Ottawa injects $17.9 million for the fight against HIV, but the community remains unsatisfied
Although hailed by the community sector, the granting of $17.9 million by Ottawa to increase HIV testing leaves the community sector unsatisfied. Of the overall envelope, $8 million will go to supporting community organizations in the deployment of self-test kits. However, the latter deplore “punctual and very targeted” funding.
The Federal Minister of Health, Jean-Yves Duclos, announced this investment a few days before the closing of the International AIDS Conference (AIDS 2022). This one-time, non-recurring funding will notably make it possible to increase the distribution of HIV testing kits.
This funding was long overdue, according to Ken Monteith, executive director of the Coalition of Quebec Community Organizations Against AIDS (COCQ-SIDA). The latter points out that the announcement is the “first new funding” from the federal government specifically for HIV since 2008.
“It takes an increase in this ongoing commitment, because it hasn’t changed since 2008,” he says.
For Ken Monteith, the entire HIV response requires increased investment. He would therefore like Ottawa to inject $100 million annually, and not $73 million, as is currently the case.
What was announced yesterday is not what we wanted, but this announcement is not a bad thing, because we have indications of openness from the government.
Ken Monteith, Executive Director of COCQ-SIDA
According to him, the self-test approach will allow a “democratization” of screening, which remains considered a medical act. A nurse is indeed required to carry out the screening. Ken Monteith recalls that during the pandemic, the number of HIV tests decreased by 17%. Many nurses were then requisitioned for COVID-19.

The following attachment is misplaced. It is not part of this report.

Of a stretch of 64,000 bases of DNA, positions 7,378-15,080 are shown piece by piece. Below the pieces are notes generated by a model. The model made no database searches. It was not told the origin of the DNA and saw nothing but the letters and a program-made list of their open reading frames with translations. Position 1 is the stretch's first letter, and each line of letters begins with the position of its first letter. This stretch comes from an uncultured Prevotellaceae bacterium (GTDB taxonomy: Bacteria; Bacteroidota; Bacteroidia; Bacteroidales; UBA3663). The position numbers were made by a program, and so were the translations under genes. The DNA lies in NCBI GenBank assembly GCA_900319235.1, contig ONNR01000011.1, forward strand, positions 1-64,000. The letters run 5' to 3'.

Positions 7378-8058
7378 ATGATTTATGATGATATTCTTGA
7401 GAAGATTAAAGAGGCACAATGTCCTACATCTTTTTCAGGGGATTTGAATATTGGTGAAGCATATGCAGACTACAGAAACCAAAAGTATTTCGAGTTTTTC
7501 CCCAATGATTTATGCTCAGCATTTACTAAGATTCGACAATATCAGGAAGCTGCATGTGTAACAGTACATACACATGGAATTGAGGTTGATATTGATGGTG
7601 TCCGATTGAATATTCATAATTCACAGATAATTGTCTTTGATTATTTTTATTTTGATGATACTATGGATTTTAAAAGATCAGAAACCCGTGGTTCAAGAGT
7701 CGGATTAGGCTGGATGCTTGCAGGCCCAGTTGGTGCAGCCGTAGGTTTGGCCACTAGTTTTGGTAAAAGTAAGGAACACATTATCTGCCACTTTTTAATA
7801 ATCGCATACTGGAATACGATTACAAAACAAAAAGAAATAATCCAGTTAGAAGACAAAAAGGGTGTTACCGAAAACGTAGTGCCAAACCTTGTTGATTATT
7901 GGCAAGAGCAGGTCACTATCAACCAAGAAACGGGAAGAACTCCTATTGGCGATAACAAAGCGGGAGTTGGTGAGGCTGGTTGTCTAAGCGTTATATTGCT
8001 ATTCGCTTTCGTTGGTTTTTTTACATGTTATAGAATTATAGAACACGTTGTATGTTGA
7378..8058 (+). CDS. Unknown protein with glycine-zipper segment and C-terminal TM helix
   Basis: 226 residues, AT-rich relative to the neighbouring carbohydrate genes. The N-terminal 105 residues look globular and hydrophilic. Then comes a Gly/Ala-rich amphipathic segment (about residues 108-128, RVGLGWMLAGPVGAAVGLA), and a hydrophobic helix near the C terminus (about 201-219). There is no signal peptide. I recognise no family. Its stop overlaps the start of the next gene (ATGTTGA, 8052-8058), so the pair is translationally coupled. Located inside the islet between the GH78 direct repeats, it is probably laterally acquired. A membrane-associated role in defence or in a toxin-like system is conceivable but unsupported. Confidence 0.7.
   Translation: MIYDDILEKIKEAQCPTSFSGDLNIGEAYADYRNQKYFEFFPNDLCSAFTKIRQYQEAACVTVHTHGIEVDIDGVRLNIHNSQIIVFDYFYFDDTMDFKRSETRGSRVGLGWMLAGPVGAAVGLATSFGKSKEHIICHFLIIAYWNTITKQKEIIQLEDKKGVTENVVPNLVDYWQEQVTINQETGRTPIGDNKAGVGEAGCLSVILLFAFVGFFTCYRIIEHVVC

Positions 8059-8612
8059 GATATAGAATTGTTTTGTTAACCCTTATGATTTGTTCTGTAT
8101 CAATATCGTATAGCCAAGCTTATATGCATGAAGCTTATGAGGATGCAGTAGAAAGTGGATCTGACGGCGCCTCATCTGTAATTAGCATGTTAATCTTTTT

The most vulnerable and isolated populations will thus have easier access to HIV screening tests. The cost of a self-test is approximately $35, plus taxes and shipping.
Where are the other government partners?
For the Executive Director of COCQ-SIDA, this announcement is proof of openness on the part of the federal government. According to him, it is necessary for all levels of government to jointly coordinate the fight against HIV with the community sector.
Ken Monteith thus received Minister Duclos’ announcement as proof of support for community organizations.
“We have a long experience, in the community network, of having projects to manage, but we have no support and no support for the structure which must carry all of these projects”, explains Ken Monteith.
He also points out that it would be essential for the provincial government to also act by making access to HIV treatment free. The criminalization of drug possession and sex work are also bulwarks in the achievement of public health objectives against HIV.
“Let’s stop putting obstacles in the way of our fight for the health of our communities,” explains Ken Monteith. When we criminalize, we push people away from care and make their existence more precarious.”
On the municipal side, Ken Monteith would like to see them take action on the issue of public order and safety. According to him, vulnerable people, such as those who inject drugs, are penalized too much, which does not stop the circulation of drugs.
“We have adopted a policy that undermines our public health efforts,” he said.
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